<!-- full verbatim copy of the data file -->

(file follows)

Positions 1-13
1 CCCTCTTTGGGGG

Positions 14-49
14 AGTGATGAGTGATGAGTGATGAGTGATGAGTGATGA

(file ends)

Positions 1-13
1 CCCTCTTTGGGGG

Positions 14-49
14 AGTGATGAGTGATGAGTGATGAGTGATGAGTGATGA